An empty Grand Central station. Photo: Cherie Aarts Coley

When my partner needed to go get something from his office we used the opportunity not only to raid much-needed supplies of hand sanitiser and disinfecting wipes but also to get some pics of the city on lockdown. We stopped using the subway weeks ago and usually walk or cycle if we need to go somewhere. This time we took his Vespa and drove through the once-bustling, now ghostly streets of Manhattan. There were still some people out and about but many were wearing masks and most were endeavouring to stay six feet apart from others. We dropped off a packet of wipes and an N-95 mask I’d bought earlier at a hospital. It felt good not to have those things sitting on our kitchen counter doing nothing, and despite the palpable tension, the hospital staff were grateful.

It’s been those small moments of relief of some kind that have helped to stave off the anxiety and depression. We make a concerted effort to limit our social media time. I cook, write, study, edit pics, chat with friends and family, bake granola, take the dog out, and meditate, but the dread, anger, exasperation and sadness are still seething under the surface, ready to burst out at any moment.

In part that’s also been because we’ve begun to hear that young people are dying too. Many people in their 20s are turning up at the ER severely ill and struggling to breathe. It almost seems like the virus is morphing; doubling down in its efforts to find more healthy hosts. Cuomo has been doing a stellar job at coordinating the response to this disaster, and at psychotherapy for the masses, but he’s been facing an uphill battle, stuck between the rock of the virus’ onslaught and the hard place of federal government inaction. That’s beginning to change, and hopefully it’ll be in time to save lives. Just how many remains to be seen.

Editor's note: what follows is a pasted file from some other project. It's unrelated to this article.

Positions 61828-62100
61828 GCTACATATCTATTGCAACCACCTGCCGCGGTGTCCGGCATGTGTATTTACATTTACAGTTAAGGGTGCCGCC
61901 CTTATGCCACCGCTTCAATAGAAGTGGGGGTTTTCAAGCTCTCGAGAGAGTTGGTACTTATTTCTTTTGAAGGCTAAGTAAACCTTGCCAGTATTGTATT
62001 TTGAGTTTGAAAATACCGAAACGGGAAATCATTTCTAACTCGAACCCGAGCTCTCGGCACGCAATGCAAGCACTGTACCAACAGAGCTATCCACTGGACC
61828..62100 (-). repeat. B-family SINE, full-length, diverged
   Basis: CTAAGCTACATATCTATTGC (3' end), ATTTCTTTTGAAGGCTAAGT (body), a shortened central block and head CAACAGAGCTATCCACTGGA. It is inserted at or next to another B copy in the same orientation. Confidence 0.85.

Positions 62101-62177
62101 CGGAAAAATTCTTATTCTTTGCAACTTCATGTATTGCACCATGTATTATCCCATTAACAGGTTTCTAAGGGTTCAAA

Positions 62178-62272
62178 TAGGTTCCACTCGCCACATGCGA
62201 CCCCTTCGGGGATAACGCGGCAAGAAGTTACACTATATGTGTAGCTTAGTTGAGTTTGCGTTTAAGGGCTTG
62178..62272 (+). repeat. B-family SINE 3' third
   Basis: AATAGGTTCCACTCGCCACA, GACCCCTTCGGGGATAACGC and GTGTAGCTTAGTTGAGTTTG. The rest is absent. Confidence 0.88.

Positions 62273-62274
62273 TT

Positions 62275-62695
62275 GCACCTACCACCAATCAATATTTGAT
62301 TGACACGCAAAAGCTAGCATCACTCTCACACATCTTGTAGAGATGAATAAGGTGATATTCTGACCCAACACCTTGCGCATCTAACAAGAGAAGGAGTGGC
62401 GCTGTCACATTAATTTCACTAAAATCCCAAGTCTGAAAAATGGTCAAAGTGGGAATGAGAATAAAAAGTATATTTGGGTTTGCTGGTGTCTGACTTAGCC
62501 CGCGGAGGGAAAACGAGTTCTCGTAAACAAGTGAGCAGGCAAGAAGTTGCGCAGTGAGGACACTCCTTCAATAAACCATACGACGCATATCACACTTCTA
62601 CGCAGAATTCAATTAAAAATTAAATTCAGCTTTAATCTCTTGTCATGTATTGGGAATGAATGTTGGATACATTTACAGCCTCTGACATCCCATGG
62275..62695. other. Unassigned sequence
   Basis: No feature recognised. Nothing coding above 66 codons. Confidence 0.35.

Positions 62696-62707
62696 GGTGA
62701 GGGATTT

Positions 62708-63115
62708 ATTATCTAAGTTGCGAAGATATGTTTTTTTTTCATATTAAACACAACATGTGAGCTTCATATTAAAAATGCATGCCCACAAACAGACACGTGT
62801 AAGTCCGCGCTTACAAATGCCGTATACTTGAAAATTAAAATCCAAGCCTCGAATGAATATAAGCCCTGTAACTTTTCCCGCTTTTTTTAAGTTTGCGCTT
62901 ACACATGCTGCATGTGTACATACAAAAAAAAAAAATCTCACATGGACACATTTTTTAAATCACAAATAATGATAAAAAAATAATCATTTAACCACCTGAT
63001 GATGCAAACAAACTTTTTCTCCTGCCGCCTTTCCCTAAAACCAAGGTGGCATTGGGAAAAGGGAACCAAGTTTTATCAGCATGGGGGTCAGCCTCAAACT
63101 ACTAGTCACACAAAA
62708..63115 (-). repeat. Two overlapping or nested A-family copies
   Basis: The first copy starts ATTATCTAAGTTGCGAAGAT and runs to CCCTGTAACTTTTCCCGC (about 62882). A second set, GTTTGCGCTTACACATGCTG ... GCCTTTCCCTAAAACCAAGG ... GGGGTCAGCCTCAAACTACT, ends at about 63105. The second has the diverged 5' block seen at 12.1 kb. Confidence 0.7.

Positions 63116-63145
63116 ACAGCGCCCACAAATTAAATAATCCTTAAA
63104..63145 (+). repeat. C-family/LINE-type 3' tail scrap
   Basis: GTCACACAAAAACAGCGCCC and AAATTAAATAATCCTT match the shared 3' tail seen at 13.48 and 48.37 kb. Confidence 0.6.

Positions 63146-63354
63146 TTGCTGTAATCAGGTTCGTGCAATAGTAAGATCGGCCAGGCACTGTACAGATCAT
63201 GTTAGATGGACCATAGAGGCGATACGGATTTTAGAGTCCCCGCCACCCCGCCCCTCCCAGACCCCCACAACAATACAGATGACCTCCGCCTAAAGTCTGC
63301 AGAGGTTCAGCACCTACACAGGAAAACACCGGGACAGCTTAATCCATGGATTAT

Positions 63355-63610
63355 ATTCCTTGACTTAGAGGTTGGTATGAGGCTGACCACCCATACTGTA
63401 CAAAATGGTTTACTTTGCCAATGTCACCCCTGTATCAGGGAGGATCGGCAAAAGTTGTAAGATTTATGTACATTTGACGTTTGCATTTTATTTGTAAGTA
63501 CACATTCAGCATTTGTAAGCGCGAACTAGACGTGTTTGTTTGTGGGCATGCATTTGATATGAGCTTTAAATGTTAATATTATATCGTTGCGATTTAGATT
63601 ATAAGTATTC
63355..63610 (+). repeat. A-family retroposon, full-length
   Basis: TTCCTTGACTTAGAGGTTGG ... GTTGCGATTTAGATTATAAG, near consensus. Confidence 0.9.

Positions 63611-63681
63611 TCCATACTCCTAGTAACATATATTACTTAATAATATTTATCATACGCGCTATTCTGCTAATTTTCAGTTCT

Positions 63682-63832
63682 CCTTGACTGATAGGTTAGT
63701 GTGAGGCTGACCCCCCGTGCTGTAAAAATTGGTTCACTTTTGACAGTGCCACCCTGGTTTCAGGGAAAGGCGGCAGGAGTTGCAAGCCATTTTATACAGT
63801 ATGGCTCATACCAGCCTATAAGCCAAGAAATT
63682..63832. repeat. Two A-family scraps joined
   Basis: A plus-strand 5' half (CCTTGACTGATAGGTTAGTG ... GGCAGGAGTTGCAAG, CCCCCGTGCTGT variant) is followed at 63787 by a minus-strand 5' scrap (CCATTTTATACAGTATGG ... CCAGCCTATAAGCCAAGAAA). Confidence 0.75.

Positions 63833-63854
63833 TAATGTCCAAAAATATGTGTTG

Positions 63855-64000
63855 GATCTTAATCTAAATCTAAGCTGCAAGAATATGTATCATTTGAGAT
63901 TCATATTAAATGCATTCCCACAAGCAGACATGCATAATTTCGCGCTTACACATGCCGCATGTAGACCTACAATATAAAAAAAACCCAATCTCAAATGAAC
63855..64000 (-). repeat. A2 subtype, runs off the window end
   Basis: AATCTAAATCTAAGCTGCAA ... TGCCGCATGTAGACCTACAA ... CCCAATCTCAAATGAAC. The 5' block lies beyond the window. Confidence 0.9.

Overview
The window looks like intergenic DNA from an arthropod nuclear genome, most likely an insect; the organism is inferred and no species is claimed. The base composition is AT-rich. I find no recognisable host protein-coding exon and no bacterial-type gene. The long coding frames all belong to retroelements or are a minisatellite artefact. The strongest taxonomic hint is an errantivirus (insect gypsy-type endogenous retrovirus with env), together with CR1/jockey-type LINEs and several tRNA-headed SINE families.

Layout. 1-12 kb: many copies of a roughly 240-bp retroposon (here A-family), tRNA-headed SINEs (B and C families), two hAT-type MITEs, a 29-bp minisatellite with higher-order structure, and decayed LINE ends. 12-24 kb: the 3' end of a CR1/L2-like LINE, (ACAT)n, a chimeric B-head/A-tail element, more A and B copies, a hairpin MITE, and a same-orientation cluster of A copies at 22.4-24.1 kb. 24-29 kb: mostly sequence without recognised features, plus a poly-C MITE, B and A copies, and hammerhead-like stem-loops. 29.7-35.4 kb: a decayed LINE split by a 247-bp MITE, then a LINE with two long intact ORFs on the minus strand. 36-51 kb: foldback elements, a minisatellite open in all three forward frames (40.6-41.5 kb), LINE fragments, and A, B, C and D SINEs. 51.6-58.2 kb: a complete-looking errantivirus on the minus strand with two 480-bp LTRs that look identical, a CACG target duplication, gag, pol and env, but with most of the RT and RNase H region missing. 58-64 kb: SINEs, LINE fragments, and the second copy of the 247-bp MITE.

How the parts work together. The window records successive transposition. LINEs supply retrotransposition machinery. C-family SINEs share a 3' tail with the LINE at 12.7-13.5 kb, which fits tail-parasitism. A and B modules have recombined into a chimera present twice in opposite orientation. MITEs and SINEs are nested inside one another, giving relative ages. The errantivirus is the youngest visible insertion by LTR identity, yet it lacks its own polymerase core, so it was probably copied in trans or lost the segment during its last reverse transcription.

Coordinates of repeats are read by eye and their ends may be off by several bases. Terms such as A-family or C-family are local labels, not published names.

Antibody testing will be a game-changer, but it’s still in its infancy. Two days ago we applied to a hospital in Manhattan doing the testing in order to provide plasma from people who have had the virus to people who are critically ill with it, in the hope that those antibodies can pass on the armour. But while we thought our daughter might be a prime candidate, it turns out they’re currently only looking for people who were definitely tested positive and whose symptoms stopped more than 14 days ago. That’s not her.

So, because we can’t be certain we haven’t had it, we’ve been contemplating leaving. We don’t feel confident about our capacity to help here right now without knowing where we’re at with the virus. So we’re stocking up for self-isolation, and contemplating renting a car to drive up to Canada where we can stay somewhere remote for 14 days, and just “be Canadian” in the woods for a while. Although the virus is beginning to hit Canada, there’s something deeply heartening about the thought of being somewhere relatively calm, where healthcare is well coordinated, and the government has been taking this thing seriously for a while (we also have family there, and hopefully we’ll get to see them once the antibody testing kicks in there). While it feels a little like we might be bailing on New York if we do that, we’re taking heart in the fact that in the worst case scenario, we’d be freeing up a couple of much-needed ventilators here.

The moral of the story for my fellow Kiwis is this: don’t take this virus too lightly. Losing a business or losing your job really sucks, I know (I’ve lost my business), especially if you’re struggling to make ends meet. And staying home can be challenging, especially if you have kids and/or don’t have any outdoor space. But you’ll get through this if you stay smart, stay safe, and stay healthy.

Believe me, you don’t want to experience what’s been going on here in the U.S. It’s a disaster and a tragedy of epic proportions, and one that can hopefully be avoided in our South Pacific haven.

Addendum: 1. It appears that many New Yorkers haven’t “got it” on social distancing. Today hundreds of them flocked to see the navy hospital ship USNS dock in Manhattan. As the Daily Mail in the UK says, “What are they thinking?”

2. The numbers are changing daily; it looks like NYC might “apex” sooner rather than later.

3. Experimental treatments going on during the past few days here in NYC look hopeful.

4. Our emotions are oscillating like the Coney Island roller coaster.

Based out of NYC, Cherie Aarts Coley is a writer, photographer, designer and humanities distance student at the University of Otago.